[arin-ppml] Draft proposal that needs some wordsmithing
owen at delong.com
Fri May 6 12:22:49 EDT 2011
>> Based on those facts, I end up with two questions:
>> 1) How/why does fact number five change any of the preceding facts?
>> (i.e. Why should the realization of scarcity change our stewardship
>> behavior, behavior that was based on an understanding of scarcity?)
> Because prior to exhaust there was no other mechanism to ensure addresses were allocated and used efficiently.
If a market was the best mechanism, we could have adopted policy to auction
IPv4 addresses off to the highest bidders before exhaustion. Exhaustion would
likely have come much earlier in such a case, but, it was possible, so, your
assertion that no other mechanism existed is false. No other mechanism was
chosen, but, it did exist.
> After exhaust a free market is the appropriate mechanism to ensure addresses are allocated and used efficiently.
This is an assertion or your opinion stated as fact. I believe that a market moderated by
need is more appropriate than an unmoderated market. That is the mechanism that
has been chosen by the community in this region and which came to consensus
some time ago.
It's possible the community may want to change that at some point, but, the presumption
until some new consensus is reached is that the appropriate mechanism is the one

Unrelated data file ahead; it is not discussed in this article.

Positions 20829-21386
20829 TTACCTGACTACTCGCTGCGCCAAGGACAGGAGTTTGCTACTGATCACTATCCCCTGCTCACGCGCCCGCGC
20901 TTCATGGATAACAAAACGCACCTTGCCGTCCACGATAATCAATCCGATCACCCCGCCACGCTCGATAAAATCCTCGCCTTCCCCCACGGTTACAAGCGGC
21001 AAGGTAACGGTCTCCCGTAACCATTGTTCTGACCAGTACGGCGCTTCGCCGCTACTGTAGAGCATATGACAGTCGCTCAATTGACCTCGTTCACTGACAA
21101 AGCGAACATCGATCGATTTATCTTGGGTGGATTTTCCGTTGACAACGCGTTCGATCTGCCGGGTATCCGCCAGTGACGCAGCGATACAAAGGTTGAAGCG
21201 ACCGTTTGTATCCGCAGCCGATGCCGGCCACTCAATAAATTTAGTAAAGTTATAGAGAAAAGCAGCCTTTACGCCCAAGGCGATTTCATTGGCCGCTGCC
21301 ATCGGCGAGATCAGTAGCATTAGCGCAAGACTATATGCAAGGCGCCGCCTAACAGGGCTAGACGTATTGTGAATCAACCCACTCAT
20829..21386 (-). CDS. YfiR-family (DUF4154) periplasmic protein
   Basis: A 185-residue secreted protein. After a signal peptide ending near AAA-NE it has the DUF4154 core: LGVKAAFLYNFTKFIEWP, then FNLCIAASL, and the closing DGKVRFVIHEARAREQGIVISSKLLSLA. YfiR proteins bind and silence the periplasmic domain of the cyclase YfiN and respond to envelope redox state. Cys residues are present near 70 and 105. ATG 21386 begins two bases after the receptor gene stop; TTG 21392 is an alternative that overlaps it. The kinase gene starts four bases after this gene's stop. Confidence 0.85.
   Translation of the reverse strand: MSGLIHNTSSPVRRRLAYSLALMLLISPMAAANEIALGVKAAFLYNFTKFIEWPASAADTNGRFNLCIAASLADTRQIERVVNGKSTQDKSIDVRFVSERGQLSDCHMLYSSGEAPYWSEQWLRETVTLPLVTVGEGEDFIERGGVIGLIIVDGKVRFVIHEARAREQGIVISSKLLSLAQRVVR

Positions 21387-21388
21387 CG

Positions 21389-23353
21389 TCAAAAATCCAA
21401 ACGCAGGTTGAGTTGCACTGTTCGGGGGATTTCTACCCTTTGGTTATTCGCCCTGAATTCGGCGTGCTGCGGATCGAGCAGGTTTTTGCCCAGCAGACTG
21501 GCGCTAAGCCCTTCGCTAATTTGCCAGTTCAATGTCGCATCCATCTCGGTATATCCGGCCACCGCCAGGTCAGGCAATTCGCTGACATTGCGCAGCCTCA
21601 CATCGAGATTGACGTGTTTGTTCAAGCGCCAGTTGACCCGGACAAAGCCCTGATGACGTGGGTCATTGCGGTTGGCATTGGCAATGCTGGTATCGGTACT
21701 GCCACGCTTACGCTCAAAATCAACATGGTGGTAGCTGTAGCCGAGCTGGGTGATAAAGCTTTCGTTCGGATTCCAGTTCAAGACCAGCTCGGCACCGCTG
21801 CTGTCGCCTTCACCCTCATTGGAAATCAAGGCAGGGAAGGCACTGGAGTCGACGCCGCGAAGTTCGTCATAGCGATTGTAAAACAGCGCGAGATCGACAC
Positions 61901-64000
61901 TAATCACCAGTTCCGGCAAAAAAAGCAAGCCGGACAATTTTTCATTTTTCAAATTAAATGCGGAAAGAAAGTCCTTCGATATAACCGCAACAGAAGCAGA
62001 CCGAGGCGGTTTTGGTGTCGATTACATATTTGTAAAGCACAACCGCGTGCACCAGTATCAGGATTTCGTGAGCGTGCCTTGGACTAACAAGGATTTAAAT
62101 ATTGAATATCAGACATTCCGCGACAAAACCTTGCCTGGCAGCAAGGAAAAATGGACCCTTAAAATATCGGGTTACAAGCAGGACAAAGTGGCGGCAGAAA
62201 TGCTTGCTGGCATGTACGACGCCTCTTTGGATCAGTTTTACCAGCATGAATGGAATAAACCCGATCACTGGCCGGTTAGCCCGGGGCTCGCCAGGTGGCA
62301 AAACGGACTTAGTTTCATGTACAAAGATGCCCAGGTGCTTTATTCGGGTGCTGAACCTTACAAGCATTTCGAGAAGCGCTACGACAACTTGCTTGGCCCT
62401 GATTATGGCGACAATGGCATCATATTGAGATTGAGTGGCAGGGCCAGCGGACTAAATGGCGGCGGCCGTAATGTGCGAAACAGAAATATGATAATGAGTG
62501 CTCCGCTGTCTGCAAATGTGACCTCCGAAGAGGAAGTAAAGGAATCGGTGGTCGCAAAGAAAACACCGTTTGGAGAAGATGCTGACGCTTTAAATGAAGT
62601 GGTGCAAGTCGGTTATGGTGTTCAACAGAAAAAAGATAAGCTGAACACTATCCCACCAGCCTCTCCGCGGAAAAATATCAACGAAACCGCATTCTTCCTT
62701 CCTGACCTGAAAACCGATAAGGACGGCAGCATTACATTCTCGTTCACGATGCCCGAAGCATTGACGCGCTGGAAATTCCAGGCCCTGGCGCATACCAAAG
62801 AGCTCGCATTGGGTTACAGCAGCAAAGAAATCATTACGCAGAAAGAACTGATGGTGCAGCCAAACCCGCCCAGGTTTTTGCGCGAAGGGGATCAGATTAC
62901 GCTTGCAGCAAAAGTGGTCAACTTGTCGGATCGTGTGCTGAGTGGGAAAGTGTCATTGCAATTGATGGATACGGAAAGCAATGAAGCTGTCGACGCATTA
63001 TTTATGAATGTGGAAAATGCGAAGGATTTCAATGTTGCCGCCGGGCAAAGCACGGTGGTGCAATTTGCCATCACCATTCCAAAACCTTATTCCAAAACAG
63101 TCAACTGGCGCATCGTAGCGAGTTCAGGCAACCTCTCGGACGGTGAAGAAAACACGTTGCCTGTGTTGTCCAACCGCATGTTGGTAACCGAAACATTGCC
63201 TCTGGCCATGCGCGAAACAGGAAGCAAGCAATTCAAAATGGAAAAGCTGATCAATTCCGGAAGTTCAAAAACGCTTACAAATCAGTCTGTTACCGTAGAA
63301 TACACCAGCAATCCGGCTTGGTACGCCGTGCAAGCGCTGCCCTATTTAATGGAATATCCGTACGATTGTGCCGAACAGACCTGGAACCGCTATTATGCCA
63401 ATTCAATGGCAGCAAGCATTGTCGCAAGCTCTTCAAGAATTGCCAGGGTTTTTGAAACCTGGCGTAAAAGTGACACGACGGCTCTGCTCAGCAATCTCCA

around which the community achieved consensus.
> Prior to exhaust, without such a mechanism, I could have walked up and asked for a /2.
What prevents you from doing so post exhaustion in an unmoderated market if you think
that purchasing all (or as much as you can) of the available address space will have
a sufficient negative impact on your competitors as to be worth the investment?
> Obviously to anybody, I hope, that would have been unworkable.
Indeed... Hence my difficulty in seeing how it would be somehow more workable in a
post exhaustion environment.
> The system that was devised and implemented was a needs analysis which simply made allocations according to demonstrated need.
> The ensured that at least at the start, addresses would not be frivolously wasted.
It also ensured that address registrations did not become an artificially valuable
commodity. Exhaustion will force this artificial valuation on such registrations, but,